where IE is the common emitter current of the differential transistors Q18 and Q20 and is expressed by IE =I2+I3=2I2=2I3, and βpnp is the current amplification factor of the transistor Q14 or Q16.

The voltage drop ΔV2 across the Q12 and the resistor R12 circuit and the voltage drop ΔV1 across the transistor Q10 and given by the following equations

ΔV1=VT ln (I/Is)                                (10)

ΔV2=VT ln (I/NIs)+R12I                   (11)

where I=I2=I3 and Is is the inverse saturation current of each of the transistors Q10 and Q12.

The differential voltage VIN of the transistors Q18 and Q20 is

VIN =ΔV2-ΔV1=R12I-VT ln N

Further, an equivalent load resistor RL for the transistors Q14 and Q16 is expressed by the following equation

RL =∂VIN /∂I=R12       (12)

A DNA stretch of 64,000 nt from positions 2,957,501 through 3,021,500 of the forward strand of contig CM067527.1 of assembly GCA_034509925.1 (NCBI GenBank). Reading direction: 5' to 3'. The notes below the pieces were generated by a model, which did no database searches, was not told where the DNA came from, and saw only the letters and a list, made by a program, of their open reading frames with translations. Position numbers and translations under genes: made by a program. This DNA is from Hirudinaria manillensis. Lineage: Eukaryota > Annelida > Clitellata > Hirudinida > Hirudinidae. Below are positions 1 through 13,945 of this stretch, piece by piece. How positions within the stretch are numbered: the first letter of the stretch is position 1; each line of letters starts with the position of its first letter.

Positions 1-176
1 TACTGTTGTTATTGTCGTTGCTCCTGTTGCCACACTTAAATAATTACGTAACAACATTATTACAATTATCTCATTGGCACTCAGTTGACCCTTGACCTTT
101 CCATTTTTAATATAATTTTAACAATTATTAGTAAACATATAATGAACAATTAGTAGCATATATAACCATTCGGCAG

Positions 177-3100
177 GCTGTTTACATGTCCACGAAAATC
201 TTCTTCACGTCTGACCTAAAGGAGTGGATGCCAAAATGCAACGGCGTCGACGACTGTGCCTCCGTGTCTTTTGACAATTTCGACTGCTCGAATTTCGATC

Therefore, the open loop gain GL is

GL =GmRL =IE /2VT βpnpR12 (13)

In a typical example where VT is 26 mV, βpnp=20, R12=360 Ω, and IE =400 μA, GL is 55 (35 dB) and this value is proper. Incidentally, when the GL is excessively high, oscillation is likely to takes place. Accordingly, excessively high GL should be avoided.

The conductivity type of the transistors used in the above-mentioned embodiment may be interchanged between pnp and npn. In this case, the polarity of the power source voltage and the current direction are inverted.